Thursday, June 19, 2008

Swiftwater Rescue Class

Charlie Walbridge Instructing

A number of us recently had a fantastic opportunity to learn/refresh our swiftwater rescue skills. Got Boof member Matt "Math" Pascal contributes the following:

To promote and assure the safety of those joining us in whitewater fun, several regular Got Boof adventurers spent last weekend with AW Safety Guru and old school C1 boater, Charlie Walbridge. Despite the rain bringing up many of our favorite creeks, we were all glad that we resisted the temptation to paddle in lieu of Charlie's exercises. After all, these exercises were designed to simulate many of the typical binds we all hope to never encounter, but probably will (or have).

It started with a rainy Saturday in Charlie's century-old barn off of Little Sandy Creek Road in the "classroom" phase by setting up mock pins and entrapments and then self-rescues and victim and boat extractions. Dodging the rain inside the old barn, Charlie contrasted the technical knowledge of knots and mechanical advantage with social rescue issues like team structure, dealing with emergency personnel, and liability. When the skies cleared, we stepped outside to practice using ropes and life jackets.

In a belaying exercise, Charlie challenged an unnamed member of the group who responded by leveling the big man with a fierce heave on the rope he was holding. With that in mind, we practiced rescue the techniques we'd just learned about and then discussed how they can go wrong and what to do to minimize these dangers. Charlie demonstrated the danger of using the mechanical advantage of a Z-drag system, by applying the force to a small piece of cord. When it broke, the snap it made sounded like a revolver as the system sent ropes and caribiners flying in both directions. Charlie was a safe distance from the flying debris because he'd added a change in direction to the system.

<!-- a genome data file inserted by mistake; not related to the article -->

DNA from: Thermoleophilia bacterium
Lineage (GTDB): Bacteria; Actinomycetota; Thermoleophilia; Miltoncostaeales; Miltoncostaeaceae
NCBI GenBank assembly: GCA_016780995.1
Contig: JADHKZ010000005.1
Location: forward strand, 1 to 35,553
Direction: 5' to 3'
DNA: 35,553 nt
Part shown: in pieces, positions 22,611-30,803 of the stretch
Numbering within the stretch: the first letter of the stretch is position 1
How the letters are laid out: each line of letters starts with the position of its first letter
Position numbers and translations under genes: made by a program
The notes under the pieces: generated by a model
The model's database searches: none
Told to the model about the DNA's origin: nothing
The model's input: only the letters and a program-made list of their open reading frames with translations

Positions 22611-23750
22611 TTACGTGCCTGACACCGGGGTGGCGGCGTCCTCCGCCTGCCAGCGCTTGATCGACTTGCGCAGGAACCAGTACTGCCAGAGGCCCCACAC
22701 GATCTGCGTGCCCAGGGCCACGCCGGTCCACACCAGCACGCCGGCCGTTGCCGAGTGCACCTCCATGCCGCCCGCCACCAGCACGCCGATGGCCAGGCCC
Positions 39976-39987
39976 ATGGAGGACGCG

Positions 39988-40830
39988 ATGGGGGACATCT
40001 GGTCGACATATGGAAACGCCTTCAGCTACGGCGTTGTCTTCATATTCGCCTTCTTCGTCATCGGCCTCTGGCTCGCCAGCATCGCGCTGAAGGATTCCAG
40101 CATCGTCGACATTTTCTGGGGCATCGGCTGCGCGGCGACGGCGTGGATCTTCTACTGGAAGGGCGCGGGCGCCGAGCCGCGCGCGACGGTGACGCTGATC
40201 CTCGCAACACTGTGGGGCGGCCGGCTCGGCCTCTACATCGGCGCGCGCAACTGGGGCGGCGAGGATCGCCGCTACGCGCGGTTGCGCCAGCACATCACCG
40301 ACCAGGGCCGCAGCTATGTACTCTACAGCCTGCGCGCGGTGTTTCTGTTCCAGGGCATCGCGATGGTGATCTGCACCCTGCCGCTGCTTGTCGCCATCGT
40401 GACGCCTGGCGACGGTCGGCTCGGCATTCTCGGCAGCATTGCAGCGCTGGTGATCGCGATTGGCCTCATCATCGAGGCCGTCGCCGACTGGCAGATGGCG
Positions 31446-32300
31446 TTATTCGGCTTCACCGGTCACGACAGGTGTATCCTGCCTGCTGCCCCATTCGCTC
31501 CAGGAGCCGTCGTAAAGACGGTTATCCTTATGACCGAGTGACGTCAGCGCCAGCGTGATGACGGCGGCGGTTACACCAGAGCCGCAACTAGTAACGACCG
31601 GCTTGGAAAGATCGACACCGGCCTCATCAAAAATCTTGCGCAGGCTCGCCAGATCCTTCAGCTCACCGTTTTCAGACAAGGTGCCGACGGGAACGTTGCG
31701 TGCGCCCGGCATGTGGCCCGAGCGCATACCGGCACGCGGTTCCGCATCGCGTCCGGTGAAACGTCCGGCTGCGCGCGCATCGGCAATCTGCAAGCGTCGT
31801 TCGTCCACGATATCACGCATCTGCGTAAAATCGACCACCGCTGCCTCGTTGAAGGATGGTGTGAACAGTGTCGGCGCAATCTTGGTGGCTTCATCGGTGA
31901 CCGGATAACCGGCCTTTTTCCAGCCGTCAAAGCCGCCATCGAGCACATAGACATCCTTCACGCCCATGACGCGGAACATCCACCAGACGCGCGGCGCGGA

Strangely exhausted despite little activity, our group traveled back to our weekend home at Teter's campground on Saturday evening, split into groups, and spread out to most of the edible options available to us in Kingwood. A group of three secretly skipped dessert to run nearby Muddy Creek (Sneaky, guys) while the rest of us drank exactly $62.50 worth of lousy beer around a classic campfire.

Single Wading

Sunday was a long day on the river though most of us didn't paddle more than a few yards. We rendezvoused at Rockville on Big Sandy Creek at 8:30 am and within an hour Charlie had us wading across the waist-deep rapids just below the bridge. For hours we found out that each and every one of the activities Charlie had in store for us was simple to understand and unpredictably difficult to initiate. Lessons abounded that day.

Macklin and Coop Pair Wading

Now that the weekend clinic is over and I've processed, I'm overcome with a general desire to never use the techniques I learned on the Sandy. I discovered that I wish to never have to wade out into whitewater to get to a victim, though I now know how to do it effectively. If I have to use the Hand of God rescue, I hope that it's in flat water. With luck, my rescue vest will never find itself supporting me as I'm lowered in strong current to assist a friend in trouble. But, I'm now comfortable enough to do it, unless setting up a zipline or line-assisted wade seems more prudent. God forbid I ever find myself swimming toward a strainer because the seemingly easy technique of aggressively swimming up onto it is tremendously difficult. And, if I either experience or stumble upon a foot entrapment, then the severity of the situation and the critical role of timing will be on my mind as I decide how to resolve the situation.

Jason rescue swimming/surfing

Math Pascal on a rescue vest lower

By the end of the day Sunday, our minds were overloaded as we stumbled around on the rocky shore in exhaustion. A few participants found the energy to paddle off into the bright evening sun for the last run of the Sandy until the next rain. The rest of us slowly packed up for the ride home and thanked our instructor for the valuable lessons.